Crocheting. After 21 years, it is back in my life, every stitch unhooking my mind from things that weigh me down in a day. Hook in right hand, yarn in left I am on automatic, chain linking, waffle stitching, blanket stitching and cross stitching, every fragment of my life back together in the hopes of making something great…something comfortable that makes others smile. Hoping to make something of a story with this life of ours that will result in something beautiful.

Photo: Daniella Barsotti

I have so many things I want to make with this yarn and hook of mine. Things that I hope will bring joy to someone else. I hope these ideas blossom into cherished items that people could look upon from time to time and remember I made it for them out of love and the best of intentions. And while creating to give is the goal, selfishly I yearn for that rhythmic, peaceful mindlessness that accompanies this craft that my younger self snickered at as being very “Carmencita and Mrs Ramirez”, aka an old lady thing. Hmm…from time to time I think youth is really wasted on the young and while I would give anything for the eyesight of my teens and twenties, I doubt that I would have had the patience for crocheting as a young person. While it is easy to learn, there is so much that can go wrong, oftentimes only revealing itself the further you get into the project. When I was young if I invested a great deal of time in something, I would only be satisfied with a positive result. Wasting time was not an option for my younger self and I would have quit rather than restart a project. For me it would have been perfection or bust. When I started crocheting at 32, I was filled with joy because I was pregnant with all the time in the world to crochet for my baby. I was happy to take all the steps necessary and I was open to making mistakes and learning from them because I wanted to make something special for my child. I made blankets, a scarf for my husband and even a little jacket and hat for my baby to wear as a matching set. Love and hope fuelled me from one project to the next and it was blissful. I put down the yarn and hook the summer after my 35th birthday. Life happened and I needed both hands and a focused mind and then the second sweet baby came, and I only happened upon my crochet tools when I was searching for something or cleaning something, always vowing to get back to it. And now I am back, and the timing couldn’t be more perfect.

To me crocheting is the one craft that gives you infinite chances to redeem yourself. Since my epiphany to make a hockey-watching blanket for two, I have made so many mistakes. The first mistake was at 6 feet by 2feet in when I realized I could not talk myself into thinking that I could straighten my twisting blanket. The stitches were too tight and so, after 3 weeks of work, I pulled the working yarn and unravelled it to the very first chain stitch and started again with a plan – make 12 to 14 large squares, each a little different in pattern from the next and join them together to form one big blanket for two. I am re-learning how to do this craft and I am prepared to unravel and re-do and re-work a piece because I know I have undertaken a big project that I want to see through and while this blanket for two is going to be perfectly imperfect that’s okay because it will keep my husband and me warm as we sit together watching the sport we love. It will connect us and make us happy and it will have a purpose in our lives. It just has to be good enough for us to become part of our story.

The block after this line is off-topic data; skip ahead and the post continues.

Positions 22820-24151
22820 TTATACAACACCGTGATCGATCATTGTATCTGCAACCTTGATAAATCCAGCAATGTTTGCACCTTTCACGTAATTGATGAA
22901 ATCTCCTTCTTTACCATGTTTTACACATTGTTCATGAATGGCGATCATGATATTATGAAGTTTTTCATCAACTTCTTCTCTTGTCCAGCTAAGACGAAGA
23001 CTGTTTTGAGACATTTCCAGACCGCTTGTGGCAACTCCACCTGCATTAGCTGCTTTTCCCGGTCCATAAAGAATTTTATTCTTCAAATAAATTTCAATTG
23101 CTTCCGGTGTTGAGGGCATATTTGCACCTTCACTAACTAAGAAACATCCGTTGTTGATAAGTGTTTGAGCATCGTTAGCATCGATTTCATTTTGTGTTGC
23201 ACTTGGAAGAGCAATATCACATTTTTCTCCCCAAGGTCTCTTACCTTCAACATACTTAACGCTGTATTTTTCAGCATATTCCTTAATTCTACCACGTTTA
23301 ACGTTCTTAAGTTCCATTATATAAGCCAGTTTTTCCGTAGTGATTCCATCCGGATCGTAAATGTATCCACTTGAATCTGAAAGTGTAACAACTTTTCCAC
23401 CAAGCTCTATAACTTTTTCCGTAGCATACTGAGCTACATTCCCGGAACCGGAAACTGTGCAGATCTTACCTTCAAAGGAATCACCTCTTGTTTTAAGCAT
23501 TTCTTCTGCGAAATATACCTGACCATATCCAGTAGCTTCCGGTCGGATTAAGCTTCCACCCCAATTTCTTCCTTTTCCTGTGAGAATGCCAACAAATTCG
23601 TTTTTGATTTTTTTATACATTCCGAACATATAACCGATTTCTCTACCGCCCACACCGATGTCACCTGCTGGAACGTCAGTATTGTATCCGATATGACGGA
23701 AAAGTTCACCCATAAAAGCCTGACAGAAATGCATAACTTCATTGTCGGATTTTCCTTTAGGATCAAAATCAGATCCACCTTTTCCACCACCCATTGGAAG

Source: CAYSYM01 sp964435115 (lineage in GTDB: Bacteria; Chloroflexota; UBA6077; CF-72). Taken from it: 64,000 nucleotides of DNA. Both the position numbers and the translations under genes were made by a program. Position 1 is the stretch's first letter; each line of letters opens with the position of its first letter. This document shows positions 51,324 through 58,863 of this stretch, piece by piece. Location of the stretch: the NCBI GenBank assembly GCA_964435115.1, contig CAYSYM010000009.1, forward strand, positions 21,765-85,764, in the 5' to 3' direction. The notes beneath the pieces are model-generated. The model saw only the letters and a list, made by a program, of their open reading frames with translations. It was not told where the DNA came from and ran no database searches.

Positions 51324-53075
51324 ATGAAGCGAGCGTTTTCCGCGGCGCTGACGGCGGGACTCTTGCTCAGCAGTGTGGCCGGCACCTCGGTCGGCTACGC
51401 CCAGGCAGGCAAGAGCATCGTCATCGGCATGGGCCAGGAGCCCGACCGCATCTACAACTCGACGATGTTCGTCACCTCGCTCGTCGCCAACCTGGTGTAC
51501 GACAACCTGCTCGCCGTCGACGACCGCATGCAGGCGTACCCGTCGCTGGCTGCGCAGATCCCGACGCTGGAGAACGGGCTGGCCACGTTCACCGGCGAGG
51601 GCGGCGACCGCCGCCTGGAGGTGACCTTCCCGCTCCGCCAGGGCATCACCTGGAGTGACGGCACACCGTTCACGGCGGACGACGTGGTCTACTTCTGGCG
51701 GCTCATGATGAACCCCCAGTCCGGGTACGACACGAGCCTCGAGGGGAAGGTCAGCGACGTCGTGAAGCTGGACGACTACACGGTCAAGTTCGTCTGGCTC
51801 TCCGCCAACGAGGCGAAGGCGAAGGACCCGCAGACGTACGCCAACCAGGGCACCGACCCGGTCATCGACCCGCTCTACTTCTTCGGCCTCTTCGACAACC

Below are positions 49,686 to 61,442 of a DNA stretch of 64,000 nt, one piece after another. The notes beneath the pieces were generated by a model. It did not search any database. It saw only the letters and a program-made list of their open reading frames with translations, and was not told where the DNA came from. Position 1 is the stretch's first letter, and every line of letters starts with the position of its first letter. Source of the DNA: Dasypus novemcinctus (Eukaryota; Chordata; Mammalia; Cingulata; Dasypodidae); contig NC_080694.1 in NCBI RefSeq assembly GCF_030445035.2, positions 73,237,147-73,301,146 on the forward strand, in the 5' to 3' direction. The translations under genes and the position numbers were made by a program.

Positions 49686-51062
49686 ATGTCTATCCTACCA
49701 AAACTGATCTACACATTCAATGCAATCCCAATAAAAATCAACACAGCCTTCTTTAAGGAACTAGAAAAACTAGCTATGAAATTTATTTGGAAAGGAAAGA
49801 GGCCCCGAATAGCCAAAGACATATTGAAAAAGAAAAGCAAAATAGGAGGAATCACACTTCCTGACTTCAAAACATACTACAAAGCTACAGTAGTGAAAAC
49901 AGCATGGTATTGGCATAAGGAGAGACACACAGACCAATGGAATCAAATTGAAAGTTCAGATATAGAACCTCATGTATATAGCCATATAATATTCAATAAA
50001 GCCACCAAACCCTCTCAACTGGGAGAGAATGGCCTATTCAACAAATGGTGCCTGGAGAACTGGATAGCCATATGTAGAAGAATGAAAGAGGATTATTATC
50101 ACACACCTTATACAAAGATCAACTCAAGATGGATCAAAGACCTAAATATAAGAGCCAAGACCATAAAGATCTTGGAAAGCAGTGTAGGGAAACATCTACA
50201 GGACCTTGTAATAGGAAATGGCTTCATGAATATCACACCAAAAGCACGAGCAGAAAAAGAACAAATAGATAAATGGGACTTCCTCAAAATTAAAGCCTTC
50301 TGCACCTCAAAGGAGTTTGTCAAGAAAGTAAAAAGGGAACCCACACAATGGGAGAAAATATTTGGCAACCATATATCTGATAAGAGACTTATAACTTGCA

Crocheting is a timely metaphor for what is happening in my older son’s life during this pandemic. Adam is my big 6ft 2-inch blanket for two. He is a cumbersome project that would cause even the most skilled crochetier to flounder and quit. He is a beloved project that is never-ending with facets of his personality and behavior that is greater than me and everyone involved with him. He takes time, patience, hopefulness, tolerance and acceptance that can only be fuelled by deep and endless love. He requires perseverance, energy, strength, resilience and did I mention time…lots and lots of time along with an abundance of creativity and an ability to have short- and long-term foresight. If I let him, my son Adam can be a life-long project and I find myself wondering if that is best for either of us and if tying off the yarn and ending the project no matter what it looks like is what I need to do.